Lying on resumes might work for politicians, but not you

Congressman George Santos

Congressman George Santos

Ryan Harless, Reporter

New York Representative George Santos has come under fire recently due to disparities stemming from his life before politics, according to a December 2022 CNN article. Many students and soon-to-be graduates at Bowling Green State University feel lying on your application may be the new normal.

There are many parts to the backstory of Santos that do not seem to fit the narrative that he puts out.

First, he fled to New York from Brazil in 2011 while he had a case of check fraud against him. After doing freelance work, Santos moved to Florida in 2016 and later claimed to be vice president of LinkBridge. A claim that was later denied by the then president of the company.

Along with that, Santos also claimed to have received degrees from both Baruch College and New York University as well as stating that he was employed by Goldman Sachs. However, representatives from all institutions denied his claims.

This is a tough thing for people who are looking for jobs to watch and see happen in high ranking government offices. Nevin Phillips, a senior majoring in Psychology who is working towards applying for grad school, has been constantly working on his resume and felt Santos was out of line.

“Lying on your resume is harmful and can lead to underqualified people getting positions they shouldn’t have,” said Senior Psychology student Nevin Phillips.

On the flip side of things, hiring managers and people who are tasked with looking over resumes are also impacted by this.

“There’s no point in lying about what you’re capable of if you’re going to get caught in that lie anyways,” said Conklin Hall’s Graduate Hall Director, Gavin Friedrichsen.

He made a point about the risks of lying to get a job. If you do get the position, you will be expected to work at the rate and level you proposed in the resume. But once people catch on to the fact that you are unable to back up your claims, you are at risk of being fired.

However, not all workers agree on the rules of job applications. Some feel that one should do everything they can to get a job.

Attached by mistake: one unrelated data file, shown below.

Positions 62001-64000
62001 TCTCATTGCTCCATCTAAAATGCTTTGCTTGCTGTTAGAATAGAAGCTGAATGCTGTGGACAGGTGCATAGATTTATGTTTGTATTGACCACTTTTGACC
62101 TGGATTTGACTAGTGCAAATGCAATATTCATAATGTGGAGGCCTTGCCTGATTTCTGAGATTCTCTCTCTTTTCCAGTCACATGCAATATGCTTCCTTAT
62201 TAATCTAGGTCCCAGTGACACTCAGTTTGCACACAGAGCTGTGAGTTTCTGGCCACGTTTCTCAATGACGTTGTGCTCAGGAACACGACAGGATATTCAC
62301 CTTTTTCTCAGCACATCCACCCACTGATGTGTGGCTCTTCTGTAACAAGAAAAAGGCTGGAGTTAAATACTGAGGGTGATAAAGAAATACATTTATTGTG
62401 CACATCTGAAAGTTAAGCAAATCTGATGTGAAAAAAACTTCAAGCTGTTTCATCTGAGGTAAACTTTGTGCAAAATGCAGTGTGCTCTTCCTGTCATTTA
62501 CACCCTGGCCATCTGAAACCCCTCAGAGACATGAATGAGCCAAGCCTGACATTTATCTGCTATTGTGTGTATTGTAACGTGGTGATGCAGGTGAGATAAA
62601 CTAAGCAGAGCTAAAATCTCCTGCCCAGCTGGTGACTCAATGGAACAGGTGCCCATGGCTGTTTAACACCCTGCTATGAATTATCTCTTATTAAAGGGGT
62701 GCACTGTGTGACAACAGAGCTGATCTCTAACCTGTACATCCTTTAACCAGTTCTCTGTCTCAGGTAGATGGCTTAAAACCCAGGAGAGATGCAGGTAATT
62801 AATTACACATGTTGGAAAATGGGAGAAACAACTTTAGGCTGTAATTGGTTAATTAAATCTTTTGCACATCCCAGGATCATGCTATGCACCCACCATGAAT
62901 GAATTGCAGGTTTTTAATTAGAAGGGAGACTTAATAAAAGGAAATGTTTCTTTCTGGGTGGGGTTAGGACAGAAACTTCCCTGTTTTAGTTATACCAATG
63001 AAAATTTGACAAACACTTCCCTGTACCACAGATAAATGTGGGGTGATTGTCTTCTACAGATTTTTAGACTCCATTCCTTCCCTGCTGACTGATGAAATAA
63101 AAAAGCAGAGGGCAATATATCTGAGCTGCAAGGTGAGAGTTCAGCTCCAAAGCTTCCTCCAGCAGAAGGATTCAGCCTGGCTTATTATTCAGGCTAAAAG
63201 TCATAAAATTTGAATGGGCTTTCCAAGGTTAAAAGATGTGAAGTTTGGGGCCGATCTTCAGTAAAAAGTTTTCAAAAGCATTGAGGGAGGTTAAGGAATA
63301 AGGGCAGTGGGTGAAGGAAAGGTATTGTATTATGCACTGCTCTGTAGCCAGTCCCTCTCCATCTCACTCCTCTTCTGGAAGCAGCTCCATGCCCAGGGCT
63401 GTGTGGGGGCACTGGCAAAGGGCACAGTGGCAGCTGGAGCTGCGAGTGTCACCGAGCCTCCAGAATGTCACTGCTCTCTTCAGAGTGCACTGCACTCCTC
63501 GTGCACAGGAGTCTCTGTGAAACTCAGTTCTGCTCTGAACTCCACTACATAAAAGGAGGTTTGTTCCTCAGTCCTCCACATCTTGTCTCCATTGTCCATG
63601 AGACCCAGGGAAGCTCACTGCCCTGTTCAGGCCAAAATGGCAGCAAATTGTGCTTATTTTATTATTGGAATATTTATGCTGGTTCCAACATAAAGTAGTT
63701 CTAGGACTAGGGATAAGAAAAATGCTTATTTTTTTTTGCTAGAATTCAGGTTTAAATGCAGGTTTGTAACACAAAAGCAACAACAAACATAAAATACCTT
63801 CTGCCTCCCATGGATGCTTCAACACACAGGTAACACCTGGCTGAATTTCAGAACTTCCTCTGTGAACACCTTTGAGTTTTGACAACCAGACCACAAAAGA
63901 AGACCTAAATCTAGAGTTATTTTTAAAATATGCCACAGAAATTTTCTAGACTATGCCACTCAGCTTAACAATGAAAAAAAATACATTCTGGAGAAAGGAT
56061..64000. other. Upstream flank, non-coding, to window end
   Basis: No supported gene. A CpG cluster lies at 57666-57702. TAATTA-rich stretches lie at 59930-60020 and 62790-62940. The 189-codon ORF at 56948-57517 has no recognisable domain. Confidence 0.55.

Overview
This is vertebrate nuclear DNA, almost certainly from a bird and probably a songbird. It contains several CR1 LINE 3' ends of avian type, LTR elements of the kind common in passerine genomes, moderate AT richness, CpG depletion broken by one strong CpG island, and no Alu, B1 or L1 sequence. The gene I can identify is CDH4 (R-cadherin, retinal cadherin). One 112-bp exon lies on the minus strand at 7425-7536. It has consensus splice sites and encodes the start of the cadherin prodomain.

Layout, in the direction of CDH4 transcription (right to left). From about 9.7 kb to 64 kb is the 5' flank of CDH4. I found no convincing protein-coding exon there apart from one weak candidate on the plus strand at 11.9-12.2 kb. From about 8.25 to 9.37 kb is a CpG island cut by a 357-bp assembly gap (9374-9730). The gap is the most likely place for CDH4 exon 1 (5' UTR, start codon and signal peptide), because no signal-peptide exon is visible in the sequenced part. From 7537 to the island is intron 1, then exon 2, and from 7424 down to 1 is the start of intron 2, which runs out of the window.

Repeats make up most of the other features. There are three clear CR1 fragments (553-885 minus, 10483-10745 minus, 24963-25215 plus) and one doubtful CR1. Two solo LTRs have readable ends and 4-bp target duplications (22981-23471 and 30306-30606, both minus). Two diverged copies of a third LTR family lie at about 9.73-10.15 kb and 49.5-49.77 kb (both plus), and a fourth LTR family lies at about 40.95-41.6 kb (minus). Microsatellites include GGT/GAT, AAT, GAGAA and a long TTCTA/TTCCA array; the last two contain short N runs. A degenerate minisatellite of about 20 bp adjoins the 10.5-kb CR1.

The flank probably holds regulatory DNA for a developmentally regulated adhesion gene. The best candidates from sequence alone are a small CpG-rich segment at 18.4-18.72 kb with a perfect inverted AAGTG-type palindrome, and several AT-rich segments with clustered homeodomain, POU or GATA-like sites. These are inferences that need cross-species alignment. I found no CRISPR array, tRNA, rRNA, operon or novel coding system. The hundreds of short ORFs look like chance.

“It’s really hard to find a good job that treats you well. I find it hard to fault people that may exaggerate on their resumes when it comes to everyday positions,” said Matthew Mitchell who works at Home Depot in Bowling Green.

Mitchell believes that in today’s world where it is getting increasingly more difficult to get good jobs, people should do whatever it takes to support themselves. Even at the risk of being underqualified.

Despite a few differing opinions on the matter, the consensus seems to be that lying on your resume is wrong and that one will face the consequences of their actions eventually.

With that being said, the future of George Santos is up in the air. He is being forced to answer for the things that he has claimed about himself and his history. Only the future will allow us to see the end of the saga between Santos and his past actions.

There have been many examples of high-ranking officials and politicians lying on their resumes and being able to hide certain things about themselves.

“I think it’s really weird that people can be caught breaking the law and then run for political offices, but if someone commits a felony, they are unable to vote ever again. I don’t like that there are different rules for politicians,” said Junior Marine Biology major Maggie Spicer.

Hopefully in the aftermath of the controversy facing Santos, people searching for jobs will be able to get a clearer view of what is and isn’t acceptable when it comes to resumes.